To keep her identity hidden, Sampson often treated her wounds herself. She managed to keep up the charade for a year before falling ill and being admitted to hospital, where she lost consciousness. She was given an honorable discharge in 1783, and was the first-ever woman to receive a military pension.

You can count the number of Five-Star Generals on one hand

Dwight D. Eisenhower sitting at his desk
Photo Credit: Fox Photos / Getty Images

The Five-Star rank was introduced in 1944 to allow US officers to better command Allied officials from other countries who were technically of a higher rank. The US Navy also introduced a similar rank, the Fleet Admiral. Between 1944-45, the US Army promoted Dwight D. Eisenhower, Henry H. Arnold, George C. Marshall and Douglas MacArthur to the rank, with Omar Bradley being promoted in 1950.

While still in existence, the rank hasn’t been used since Bradley died in 1981. The president has the power to promote a general to the rank with US Senate approval, but many feel there isn’t a reason to do so, given the reason for its origins.

The US Army uses Depleted Uranium (DU) bullets

Two soldiers running from a US Army helicopter
Photo Credit: Staff Sgt. Crista Yazzie U.S. Army, Pacific Public Affairs / Wikimedia Commons / Public Domain

Depleted Uranium (DU) is a byproduct of the uranium enrichment process. Bullets made from it were first used during the Gulf War and have been standard issue ever since. Their high density allows them to pierce armored vehicles, and the impact often causes the rounds to ignite, causing more destruction.

Despite DU being depleted of its radioactivity by 40 percent, its chemical toxicity remains. This has led many to question the ethics of its use, as veterans have begun to experience health issues tied to it.

The Revolutionary War helped create modern guerrilla warfare

Painting depicting Francis Marion offering to share his meal with a British officer
Photo Credit: John Blake White / Wikimedia Commons / Public Domain

Gen. Francis Marion – nicknamed the “Swamp Fox” – is credited with pioneering the tactics behind modern guerrilla warfare. A student of Maj. Robert Rogers’ 28 Rules of Ranging, he spent his military career molding the techniques to fit his own style of fighting.

This, paired with his experience during the French and Indian War, allowed him to create a form of combat instrumental to America’s victory over Britain. Many recount that he and his troops would launch surprise attacks against the enemy before leaving almost as unexpectedly.

John F. Kennedy is behind the Special Forces’ green beret

Portrait of John F. Kennedy + Green Berets standing in line
Photo Credit: 1. U.S. Navy / Wikimedia Commons / Public Domain 2. SFC Jeremy D. Crisp / U.S. Army / Wikimedia Commons / Public Domain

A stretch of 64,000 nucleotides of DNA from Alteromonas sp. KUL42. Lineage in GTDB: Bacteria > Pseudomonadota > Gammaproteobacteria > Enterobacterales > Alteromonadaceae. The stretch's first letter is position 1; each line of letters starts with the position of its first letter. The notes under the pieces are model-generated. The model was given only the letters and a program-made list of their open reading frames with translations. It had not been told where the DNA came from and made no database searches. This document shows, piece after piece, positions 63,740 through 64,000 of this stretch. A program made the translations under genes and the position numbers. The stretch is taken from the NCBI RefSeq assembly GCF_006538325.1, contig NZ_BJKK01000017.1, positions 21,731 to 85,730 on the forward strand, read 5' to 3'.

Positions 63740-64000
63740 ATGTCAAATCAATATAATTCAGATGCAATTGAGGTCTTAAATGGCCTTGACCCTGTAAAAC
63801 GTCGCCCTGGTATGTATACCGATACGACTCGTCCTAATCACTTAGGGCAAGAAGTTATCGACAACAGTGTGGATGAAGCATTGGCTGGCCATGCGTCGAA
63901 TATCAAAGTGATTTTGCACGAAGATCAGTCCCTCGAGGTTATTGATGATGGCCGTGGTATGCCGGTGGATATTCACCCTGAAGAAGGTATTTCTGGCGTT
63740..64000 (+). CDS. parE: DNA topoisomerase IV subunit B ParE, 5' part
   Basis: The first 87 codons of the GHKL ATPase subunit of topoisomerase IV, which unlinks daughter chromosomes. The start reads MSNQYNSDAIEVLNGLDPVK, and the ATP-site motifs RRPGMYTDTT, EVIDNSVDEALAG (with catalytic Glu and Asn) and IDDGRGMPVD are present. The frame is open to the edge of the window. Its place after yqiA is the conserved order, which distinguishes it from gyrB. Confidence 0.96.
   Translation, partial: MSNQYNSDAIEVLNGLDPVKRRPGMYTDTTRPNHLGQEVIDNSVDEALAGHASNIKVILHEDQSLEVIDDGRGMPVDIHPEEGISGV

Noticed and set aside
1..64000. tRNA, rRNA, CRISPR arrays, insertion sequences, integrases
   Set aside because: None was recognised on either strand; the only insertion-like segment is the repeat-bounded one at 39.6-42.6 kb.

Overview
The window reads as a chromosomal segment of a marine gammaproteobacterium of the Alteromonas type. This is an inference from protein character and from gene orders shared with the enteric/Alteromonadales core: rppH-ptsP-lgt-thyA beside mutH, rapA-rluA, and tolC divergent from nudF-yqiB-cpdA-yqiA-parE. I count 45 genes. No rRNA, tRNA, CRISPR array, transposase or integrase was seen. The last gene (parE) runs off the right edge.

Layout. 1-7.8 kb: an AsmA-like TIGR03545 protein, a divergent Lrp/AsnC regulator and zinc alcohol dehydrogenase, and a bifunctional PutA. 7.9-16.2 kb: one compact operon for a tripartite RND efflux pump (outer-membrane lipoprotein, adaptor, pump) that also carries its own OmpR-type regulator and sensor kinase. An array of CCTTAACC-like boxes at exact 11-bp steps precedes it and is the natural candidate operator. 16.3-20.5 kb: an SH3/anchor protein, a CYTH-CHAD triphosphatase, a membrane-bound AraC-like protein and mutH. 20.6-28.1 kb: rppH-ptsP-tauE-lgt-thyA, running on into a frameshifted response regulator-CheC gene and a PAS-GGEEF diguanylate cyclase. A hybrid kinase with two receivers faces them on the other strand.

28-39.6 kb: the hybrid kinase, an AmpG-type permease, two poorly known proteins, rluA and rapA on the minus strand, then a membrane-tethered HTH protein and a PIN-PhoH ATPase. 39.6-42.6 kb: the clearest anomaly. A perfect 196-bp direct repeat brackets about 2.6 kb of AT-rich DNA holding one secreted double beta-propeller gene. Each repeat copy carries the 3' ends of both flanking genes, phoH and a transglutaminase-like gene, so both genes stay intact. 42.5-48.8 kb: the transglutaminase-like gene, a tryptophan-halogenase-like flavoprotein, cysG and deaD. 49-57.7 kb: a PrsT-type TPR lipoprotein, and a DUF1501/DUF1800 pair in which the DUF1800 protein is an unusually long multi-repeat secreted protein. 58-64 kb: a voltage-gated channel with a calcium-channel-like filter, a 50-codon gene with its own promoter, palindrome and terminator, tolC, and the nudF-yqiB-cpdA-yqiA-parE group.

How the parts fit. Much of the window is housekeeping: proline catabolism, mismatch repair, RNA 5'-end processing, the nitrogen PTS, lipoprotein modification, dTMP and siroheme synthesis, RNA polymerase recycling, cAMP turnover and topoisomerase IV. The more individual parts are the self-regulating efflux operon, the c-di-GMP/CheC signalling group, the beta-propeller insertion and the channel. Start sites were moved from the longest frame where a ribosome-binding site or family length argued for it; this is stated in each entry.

The green beret became standard issue for the US Army’s Special Forces after President John F. Kennedy visited Fort Bragg, North Carolina in 1961. He observed Brig. Gen. William P. Yarborough wearing one and decided it was just the article of clothing needed to distinguish the Special Forces from their counterparts.

At Kennedy’s funeral, Command Sergeant Major Francis Ruddy placed his own beret on the President’s grave, a tradition that continues to this day at Arlington National Cemetery.

The US Army is one of America’s largest employers

Members of the 3rd ID Band playing musical instruments
Photo Credit: Staff Sgt. Tanya Polk / U.S. Army / Wikimedia Commons / Public Domain

The US Army is considered one of the country’s top employers. As of 2017, there were 1.3 million active-duty service members across all branches and 142.5 million civilians employed. This means civilians outnumber service members 110 to one.

More from us: Military Inventions That Later Became Commercial Successes

While service members participate in traditional military tasks, civilian workers bring their skills to the support services. Other top employers, unsurprisingly, are Walmart and Amazon, the latter of which has seen exponential growth as more shoppers have moved online.

Clare Fitzgerald

Clare Fitzgerald is a Writer and Editor with eight years of experience in the online content sphere. Graduating with a Bachelor of Arts from King’s University College at Western University, her portfolio includes coverage of digital media, current affairs, history and true crime.

Among her accomplishments are being the Founder of the true crime blog, Stories of the Unsolved, which garners between 400,000 and 500,000 views annually, and a contributor for John Lordan’s Seriously Mysterious podcast. Prior to its hiatus, she also served as the Head of Content for UK YouTube publication, TenEighty Magazine.

In her spare time, Clare likes to play Pokemon GO and re-watch Heartland over and over (and over) again. She’ll also rave about her three Maltese dogs whenever she gets the chance.

Writing Portfolio
Stories of the Unsolved

linkedin.com/in/clarefitz/